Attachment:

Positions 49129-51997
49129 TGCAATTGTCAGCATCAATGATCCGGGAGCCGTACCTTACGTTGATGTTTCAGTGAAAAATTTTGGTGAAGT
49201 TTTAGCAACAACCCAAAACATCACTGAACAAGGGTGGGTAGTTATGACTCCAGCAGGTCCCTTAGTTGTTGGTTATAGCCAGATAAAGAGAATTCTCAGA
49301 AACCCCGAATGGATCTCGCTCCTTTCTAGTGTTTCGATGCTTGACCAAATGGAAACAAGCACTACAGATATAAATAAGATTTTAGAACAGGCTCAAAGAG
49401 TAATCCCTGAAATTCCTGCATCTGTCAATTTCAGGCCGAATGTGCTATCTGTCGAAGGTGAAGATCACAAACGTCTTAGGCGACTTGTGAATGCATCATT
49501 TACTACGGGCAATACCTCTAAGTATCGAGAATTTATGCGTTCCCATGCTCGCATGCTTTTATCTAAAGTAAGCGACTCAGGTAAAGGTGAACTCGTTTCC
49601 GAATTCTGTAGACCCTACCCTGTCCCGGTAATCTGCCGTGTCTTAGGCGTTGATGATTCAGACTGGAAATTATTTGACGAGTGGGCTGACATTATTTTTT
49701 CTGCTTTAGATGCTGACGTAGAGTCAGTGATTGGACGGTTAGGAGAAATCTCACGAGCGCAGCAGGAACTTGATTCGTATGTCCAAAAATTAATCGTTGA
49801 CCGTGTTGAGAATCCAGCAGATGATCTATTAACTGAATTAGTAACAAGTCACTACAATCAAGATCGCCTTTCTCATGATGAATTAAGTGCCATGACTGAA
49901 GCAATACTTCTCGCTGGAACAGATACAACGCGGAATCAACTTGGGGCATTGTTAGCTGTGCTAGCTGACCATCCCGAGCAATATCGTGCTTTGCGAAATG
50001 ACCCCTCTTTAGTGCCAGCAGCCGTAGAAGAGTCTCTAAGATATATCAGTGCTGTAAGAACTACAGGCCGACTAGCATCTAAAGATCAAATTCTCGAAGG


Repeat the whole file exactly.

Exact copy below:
Positions 49129-51997
49129 TGCAATTGTCAGCATCAATGATCCGGGAGCCGTACCTTACGTTGATGTTTCAGTGAAAAATTTTGGTGAAGT
49201 TTTAGCAACAACCCAAAACATCACTGAACAAGGGTGGGTAGTTATGACTCCAGCAGGTCCCTTAGTTGTTGGTTATAGCCAGATAAAGAGAATTCTCAGA
49301 AACCCCGAATGGATCTCGCTCCTTTCTAGTGTTTCGATGCTTGACCAAATGGAAACAAGCACTACAGATATAAATAAGATTTTAGAACAGGCTCAAAGAG
49401 TAATCCCTGAAATTCCTGCATCTGTCAATTTCAGGCCGAATGTGCTATCTGTCGAAGGTGAAGATCACAAACGTCTTAGGCGACTTGTGAATGCATCATT
49501 TACTACGGGCAATACCTCTAAGTATCGAGAATTTATGCGTTCCCATGCTCGCATGCTTTTATCTAAAGTAAGCGACTCAGGTAAAGGTGAACTCGTTTCC
49601 GAATTCTGTAGACCCTACCCTGTCCCGGTAATCTGCCGTGTCTTAGGCGTTGATGATTCAGACTGGAAATTATTTGACGAGTGGGCTGACATTATTTTTT
49701 CTGCTTTAGATGCTGACGTAGAGTCAGTGATTGGACGGTTAGGAGAAATCTCACGAGCGCAGCAGGAACTTGATTCGTATGTCCAAAAATTAATCGTTGA
49801 CCGTGTTGAGAATCCAGCAGATGATCTATTAACTGAATTAGTAACAAGTCACTACAATCAAGATCGCCTTTCTCATGATGAATTAAGTGCCATGACTGAA
49901 GCAATACTTCTCGCTGGAACAGATACAACGCGGAATCAACTTGGGGCATTGTTAGCTGTGCTAGCTGACCATCCCGAGCAATATCGTGCTTTGCGAAATG
50001 ACCCCTCTTTAGTGCCAGCAGCCGTAGAAGAGTCTCTAAGATATATCAGTGCTGTAAGAACTACAGGCCGACTAGCATCTAAAGATCAAATTCTCGAAGG